Tourism is travel for recreational, leisure, or business purposes. The World Tourism Organization defines tourists as people “traveling to and staying in places outside their usual environment for not more than one consecutive year for leisure, business and other purposes”.
Tourism has become a popular global leisure activity. After slowly recovering from the contraction resulting from the late-2000s recession, where tourism suffered a strong slowdown from the second half of 2008 through the end of 2009, and the outbreak of the H1N1 influenza virus, international tourist arrivals surpassed the milestone 1 billion tourists globally for first time in history in 2012.International tourism receipts (the travel item of the balance of payments) grew to US$1.03 trillion (€740 billion) in 2011, corresponding to an increase in real terms of 3.8% from 2010. In 2012, China became the largest spender in international tourism globally with US$102 billion, surpassing Germany and United States. China and emerging markets significantly increase their spending over the past decade, with Russia and Brazil as noteworthy examples.
Tourism is important, and in some cases, vital for many countries. It was recognized in the Manila Declaration on World Tourism of 1980 as “an activity essential to the life of nations because of its direct effects on the social, cultural, educational, and economic sectors of national societies and on their international relations.” Tourism brings in large amounts of income in payment for goods and services available, accounting for 30% of the world’s exports of services, and 6% of overall exports of goods and services. It also creates opportunities for employment in the service sector of the economy, associated with tourism. These service industries include transportation services, such as airlines, cruise ships, and taxicabs; hospitality services, such as accommodations, including hotels and resorts; and entertainment venues, such as amusement parks, casinos, shopping malls, music venues, and theatres.
Economic Effects — Positive
Tourism creates jobs, both through direct employment within the tourism industry and indirectly in sectors such as retail and transportation. When these people spend their wages on goods and services, it leads to what is known as the “multiplier effect,” creating more jobs. The tourism industry also provides opportunities for small-scale business enterprises, which is especially important in rural communities, and generates extra tax revenues, such as airport and hotel taxes, which can be used for schools, housing and hospitals.
Economic Effects — Negative
Successful tourism relies on establishing a basic infrastructure, such as roads, visitor centers and hotels. The cost of this usually falls on the government, so it has to come out of tax revenues. Jobs created by tourism are often seasonal and poorly paid, yet tourism can push up local property prices and the cost of goods and services. Money generated by tourism does not always benefit the local community, as some of it leaks out to huge international companies, such as hotel chains. Destinations dependent on tourism can be adversely affected by events such as terrorism, natural disasters and economic recession.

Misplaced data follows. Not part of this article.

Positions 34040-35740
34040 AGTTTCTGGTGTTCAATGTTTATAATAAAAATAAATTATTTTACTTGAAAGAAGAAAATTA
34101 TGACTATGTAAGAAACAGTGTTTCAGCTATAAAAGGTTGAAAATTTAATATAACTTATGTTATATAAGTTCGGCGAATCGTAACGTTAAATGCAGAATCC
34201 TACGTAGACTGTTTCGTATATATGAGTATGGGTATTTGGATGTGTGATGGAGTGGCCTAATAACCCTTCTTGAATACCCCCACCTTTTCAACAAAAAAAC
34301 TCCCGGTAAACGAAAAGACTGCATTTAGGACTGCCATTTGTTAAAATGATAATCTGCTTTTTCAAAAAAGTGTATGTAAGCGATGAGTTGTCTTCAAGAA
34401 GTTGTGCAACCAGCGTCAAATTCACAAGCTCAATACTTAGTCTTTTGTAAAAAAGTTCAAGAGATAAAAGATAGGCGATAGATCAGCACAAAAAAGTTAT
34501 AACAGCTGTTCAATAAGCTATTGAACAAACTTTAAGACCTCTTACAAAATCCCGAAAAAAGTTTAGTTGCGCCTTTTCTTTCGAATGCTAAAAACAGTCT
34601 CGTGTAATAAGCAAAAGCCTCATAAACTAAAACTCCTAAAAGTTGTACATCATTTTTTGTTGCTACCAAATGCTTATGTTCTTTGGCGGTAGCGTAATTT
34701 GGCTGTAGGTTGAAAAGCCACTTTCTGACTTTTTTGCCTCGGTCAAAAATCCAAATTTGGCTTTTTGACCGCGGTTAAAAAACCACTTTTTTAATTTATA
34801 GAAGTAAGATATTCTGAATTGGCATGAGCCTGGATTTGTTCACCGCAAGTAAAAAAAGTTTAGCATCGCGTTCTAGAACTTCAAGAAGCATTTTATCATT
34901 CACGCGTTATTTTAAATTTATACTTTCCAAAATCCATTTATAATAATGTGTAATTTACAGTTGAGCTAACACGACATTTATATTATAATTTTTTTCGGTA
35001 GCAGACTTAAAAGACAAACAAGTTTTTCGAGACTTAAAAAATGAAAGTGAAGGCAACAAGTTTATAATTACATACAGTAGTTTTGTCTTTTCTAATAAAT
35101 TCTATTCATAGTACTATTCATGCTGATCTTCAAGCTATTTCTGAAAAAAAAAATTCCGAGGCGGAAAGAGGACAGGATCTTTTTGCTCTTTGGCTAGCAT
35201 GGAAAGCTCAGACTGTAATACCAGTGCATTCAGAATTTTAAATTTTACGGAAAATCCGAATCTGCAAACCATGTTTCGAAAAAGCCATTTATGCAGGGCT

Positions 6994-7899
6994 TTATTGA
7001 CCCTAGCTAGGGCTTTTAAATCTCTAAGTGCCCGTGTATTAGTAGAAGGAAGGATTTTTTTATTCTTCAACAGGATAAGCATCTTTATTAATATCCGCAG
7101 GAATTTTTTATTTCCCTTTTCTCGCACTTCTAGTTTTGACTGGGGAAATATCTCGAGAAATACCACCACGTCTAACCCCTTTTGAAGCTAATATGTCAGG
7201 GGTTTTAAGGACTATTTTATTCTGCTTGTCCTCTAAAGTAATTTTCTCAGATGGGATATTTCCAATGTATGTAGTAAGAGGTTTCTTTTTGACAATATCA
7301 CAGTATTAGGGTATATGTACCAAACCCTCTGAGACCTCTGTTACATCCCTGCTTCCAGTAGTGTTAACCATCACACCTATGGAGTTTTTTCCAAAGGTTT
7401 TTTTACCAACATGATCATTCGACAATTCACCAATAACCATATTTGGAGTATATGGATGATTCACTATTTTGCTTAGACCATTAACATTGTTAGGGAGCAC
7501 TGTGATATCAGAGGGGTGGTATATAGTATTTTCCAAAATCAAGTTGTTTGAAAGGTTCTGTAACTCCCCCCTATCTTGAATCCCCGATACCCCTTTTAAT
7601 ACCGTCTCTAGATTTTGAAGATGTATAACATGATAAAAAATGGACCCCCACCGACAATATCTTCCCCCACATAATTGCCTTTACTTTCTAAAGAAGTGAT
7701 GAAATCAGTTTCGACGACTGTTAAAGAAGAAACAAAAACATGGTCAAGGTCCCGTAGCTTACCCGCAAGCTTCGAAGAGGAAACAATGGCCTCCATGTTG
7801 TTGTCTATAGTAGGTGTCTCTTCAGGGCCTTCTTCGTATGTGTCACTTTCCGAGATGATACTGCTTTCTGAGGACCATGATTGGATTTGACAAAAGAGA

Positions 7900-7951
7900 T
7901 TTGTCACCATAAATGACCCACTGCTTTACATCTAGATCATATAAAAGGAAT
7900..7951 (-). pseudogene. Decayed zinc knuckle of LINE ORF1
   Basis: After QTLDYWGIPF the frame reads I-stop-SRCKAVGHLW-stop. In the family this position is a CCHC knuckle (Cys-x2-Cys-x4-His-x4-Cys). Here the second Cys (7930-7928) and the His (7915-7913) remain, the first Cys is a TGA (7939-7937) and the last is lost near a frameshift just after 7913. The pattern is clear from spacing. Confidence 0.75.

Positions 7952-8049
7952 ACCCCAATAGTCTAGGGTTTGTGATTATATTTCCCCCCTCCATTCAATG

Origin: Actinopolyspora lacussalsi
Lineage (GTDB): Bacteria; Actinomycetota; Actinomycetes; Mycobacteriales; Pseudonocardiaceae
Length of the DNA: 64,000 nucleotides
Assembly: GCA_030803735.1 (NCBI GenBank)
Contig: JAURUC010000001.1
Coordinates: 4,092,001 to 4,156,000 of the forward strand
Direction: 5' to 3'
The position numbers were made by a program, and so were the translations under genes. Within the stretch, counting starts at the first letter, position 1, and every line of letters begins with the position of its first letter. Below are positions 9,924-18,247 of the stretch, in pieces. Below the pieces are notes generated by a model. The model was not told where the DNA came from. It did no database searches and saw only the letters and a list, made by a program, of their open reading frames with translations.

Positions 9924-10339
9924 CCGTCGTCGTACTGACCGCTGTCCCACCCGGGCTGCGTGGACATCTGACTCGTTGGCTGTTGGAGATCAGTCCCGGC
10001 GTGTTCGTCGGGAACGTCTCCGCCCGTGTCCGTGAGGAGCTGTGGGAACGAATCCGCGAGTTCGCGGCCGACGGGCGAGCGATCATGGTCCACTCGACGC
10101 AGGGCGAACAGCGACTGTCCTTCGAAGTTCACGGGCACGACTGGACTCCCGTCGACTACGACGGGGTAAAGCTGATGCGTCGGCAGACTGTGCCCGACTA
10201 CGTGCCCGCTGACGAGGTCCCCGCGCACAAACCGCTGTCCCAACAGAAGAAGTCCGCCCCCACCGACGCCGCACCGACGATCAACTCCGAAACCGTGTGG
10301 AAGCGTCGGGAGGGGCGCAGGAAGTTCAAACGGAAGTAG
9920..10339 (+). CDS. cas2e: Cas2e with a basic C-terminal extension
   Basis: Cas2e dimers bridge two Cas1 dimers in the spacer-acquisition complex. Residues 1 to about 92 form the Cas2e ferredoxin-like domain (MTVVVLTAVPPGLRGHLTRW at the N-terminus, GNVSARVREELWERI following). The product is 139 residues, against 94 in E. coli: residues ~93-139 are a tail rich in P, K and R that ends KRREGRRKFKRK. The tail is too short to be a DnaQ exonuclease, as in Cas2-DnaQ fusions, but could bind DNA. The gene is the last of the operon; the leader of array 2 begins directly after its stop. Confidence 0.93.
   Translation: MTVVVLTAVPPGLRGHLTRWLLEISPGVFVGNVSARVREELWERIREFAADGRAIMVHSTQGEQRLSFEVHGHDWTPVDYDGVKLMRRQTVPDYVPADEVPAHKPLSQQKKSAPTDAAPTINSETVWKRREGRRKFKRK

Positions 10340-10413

Social Effects — Positive
The improvements to infrastructure and new leisure amenities that result from tourism also benefit the local community. Tourism encourages the preservation of traditional customs, handicrafts and festivals that might otherwise have been allowed to wane, and it creates civic pride. Interchanges between hosts and guests create a better cultural understanding and can also help raise global awareness of issues such as poverty and human rights abuses.
Social Effects — Negative
Visitor behavior can have a detrimental effect on the quality of life of the host community. For example, crowding and congestion, drugs and alcohol problems, prostitution and increased crime levels can occur. Tourism can even infringe on human rights, with locals being displaced from their land to make way for new hotels or barred from beaches. Interaction with tourists can also lead to an erosion of traditional cultures and values.
Environmental Effects — Positive
Tourism — particularly nature and ecotourism — helps promote conservation of wildlife and natural resources such as rain forests, as these are now regarded as tourism assets. It also helps generate funding for maintaining animal preserves and marine parks through entrance charges and guide fees. By creating alternative sources of employment, tourism reduces problems such as over-fishing and deforestation in developing nations.
Environmental Effects — Negative
Tourism poses a threat to a region’s natural and cultural resources, such as water supply, beaches, coral reefs and heritage sites, through overuse. It also causes increased pollution through traffic emissions, littering, increased sewage production and noise.
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